Skip to main content




Conductive education centres are marking the 20th anniversary of the programme in the UK with an awareness week, March 11-19.

This rehabilitation programme was developed after World War II in Budapest, by Hungarian physician Andr s Peto. Particularly effective for those with cerebral palsy, dyspraxia, Parkinson's, stroke, multiple sclerosis and head injury, it aims to help children and adults learn to overcome movement problems and become more active and independent.

Events include an annual conductive education group conference, which takes place at the National Institute of Conductive Education in Moseley, Birmingham, March 11, fee pound;60.

The programme includes presenters from Hungary, Finland and Sweden, and a keynote speech on the importance of professional development from Professor Bart McGettrick, Glasgow University.

A series of free events includes an open morning for children at the institute, March 15; a day on the programme for adults with cerebral palsy at Birmingham's Midlands Arts Centre, March 13; and a professional information seminar for adults at the institute, March 17.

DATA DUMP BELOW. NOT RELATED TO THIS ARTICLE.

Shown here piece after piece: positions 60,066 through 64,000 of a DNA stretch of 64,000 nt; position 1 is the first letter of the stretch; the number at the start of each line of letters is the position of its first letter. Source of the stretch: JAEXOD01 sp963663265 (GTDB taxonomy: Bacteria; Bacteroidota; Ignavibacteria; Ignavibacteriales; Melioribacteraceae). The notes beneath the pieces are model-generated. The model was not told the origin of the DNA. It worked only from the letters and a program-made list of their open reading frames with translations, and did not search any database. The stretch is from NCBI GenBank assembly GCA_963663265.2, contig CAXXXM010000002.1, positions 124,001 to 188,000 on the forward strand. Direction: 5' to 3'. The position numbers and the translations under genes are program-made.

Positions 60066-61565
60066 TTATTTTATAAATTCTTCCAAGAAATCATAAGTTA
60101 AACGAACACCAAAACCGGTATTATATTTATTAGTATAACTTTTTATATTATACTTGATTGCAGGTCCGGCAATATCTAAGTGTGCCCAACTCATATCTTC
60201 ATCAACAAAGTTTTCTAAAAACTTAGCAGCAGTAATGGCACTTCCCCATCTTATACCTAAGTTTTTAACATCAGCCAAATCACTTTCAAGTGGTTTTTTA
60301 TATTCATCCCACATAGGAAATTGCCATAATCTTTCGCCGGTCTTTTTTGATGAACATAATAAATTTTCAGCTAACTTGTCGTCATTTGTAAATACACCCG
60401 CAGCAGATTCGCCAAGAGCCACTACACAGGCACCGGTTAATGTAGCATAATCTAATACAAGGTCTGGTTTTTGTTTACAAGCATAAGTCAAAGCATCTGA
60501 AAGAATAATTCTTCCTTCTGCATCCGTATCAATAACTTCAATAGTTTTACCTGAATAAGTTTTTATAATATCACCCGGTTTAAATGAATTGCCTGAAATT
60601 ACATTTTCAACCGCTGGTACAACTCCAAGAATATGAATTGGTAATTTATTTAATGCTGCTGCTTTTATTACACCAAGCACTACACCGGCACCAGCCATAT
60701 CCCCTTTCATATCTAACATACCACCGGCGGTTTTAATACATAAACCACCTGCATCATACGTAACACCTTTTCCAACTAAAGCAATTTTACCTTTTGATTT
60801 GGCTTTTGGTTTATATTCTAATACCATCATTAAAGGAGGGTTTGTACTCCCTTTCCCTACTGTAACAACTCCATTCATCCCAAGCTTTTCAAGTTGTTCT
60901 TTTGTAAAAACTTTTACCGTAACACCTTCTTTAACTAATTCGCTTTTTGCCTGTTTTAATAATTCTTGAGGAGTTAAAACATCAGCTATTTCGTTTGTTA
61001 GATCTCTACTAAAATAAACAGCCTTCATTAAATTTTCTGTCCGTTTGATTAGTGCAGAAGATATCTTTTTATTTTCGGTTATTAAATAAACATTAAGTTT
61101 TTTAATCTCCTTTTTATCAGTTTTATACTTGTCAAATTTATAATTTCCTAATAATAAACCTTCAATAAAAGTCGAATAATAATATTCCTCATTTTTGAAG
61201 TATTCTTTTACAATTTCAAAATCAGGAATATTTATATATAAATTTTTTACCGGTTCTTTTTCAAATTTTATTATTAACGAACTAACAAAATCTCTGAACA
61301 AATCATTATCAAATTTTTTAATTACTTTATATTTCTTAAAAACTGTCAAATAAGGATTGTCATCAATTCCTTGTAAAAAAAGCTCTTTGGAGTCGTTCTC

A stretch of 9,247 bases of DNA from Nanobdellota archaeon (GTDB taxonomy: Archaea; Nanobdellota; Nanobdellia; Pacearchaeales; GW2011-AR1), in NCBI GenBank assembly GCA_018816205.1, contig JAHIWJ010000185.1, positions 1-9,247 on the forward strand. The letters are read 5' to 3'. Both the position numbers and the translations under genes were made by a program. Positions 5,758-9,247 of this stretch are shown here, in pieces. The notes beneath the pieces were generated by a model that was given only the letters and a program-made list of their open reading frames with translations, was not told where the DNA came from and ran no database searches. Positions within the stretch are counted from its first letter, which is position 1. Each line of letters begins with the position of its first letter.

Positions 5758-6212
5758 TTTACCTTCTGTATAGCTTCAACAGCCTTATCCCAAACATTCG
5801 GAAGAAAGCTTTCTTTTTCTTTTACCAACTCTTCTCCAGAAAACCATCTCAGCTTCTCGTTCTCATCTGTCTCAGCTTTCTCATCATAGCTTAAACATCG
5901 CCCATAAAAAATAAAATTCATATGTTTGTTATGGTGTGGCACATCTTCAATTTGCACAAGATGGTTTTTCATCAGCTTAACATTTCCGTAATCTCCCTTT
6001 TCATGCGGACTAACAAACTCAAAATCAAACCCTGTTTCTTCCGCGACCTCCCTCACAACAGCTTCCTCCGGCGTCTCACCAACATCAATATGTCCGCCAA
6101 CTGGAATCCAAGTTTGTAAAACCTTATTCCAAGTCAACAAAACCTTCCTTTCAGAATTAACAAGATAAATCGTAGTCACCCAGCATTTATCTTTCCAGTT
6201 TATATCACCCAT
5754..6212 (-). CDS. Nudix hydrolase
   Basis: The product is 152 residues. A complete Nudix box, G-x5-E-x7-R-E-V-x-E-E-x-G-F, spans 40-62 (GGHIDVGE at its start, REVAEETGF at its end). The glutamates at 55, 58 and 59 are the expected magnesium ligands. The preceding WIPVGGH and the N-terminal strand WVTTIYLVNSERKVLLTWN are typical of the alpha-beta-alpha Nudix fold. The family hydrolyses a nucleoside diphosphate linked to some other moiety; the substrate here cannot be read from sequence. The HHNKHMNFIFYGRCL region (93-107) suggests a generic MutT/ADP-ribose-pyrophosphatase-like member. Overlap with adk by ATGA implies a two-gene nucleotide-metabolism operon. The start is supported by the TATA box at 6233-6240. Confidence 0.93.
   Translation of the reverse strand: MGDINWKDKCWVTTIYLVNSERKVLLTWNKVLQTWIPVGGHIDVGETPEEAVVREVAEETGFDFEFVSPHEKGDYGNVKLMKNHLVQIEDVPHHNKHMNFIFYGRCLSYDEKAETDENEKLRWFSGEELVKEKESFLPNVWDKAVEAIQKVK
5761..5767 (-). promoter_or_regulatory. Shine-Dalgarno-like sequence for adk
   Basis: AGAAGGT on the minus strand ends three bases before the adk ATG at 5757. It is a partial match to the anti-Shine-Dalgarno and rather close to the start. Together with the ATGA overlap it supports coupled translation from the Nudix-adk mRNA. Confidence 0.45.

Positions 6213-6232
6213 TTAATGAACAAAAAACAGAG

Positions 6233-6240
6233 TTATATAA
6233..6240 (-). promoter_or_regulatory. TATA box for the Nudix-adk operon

UK centres include: The Pace Centre, Aylesbury, Buckinghamshire; The Scottish Centre for Children with Motor Impairments, Cumbernauld, Scotland; Horton Lodge community special school and key learning centre, Leek, Staffordshire; and The Hornsey Trust, London.

The Foundation for Conductive Education in Birmingham hosts the programme for children alongside national curriculum and training work. This includes a degree in conductive education with Wolverhampton University - the only training at this level for conductors outside Hungary.

National Institute of Conductive Education, tel: 012 449 1569;

Log in or register for FREE to continue reading.

It only takes a moment and you'll get access to more news, plus courses, jobs and teaching resources tailored to you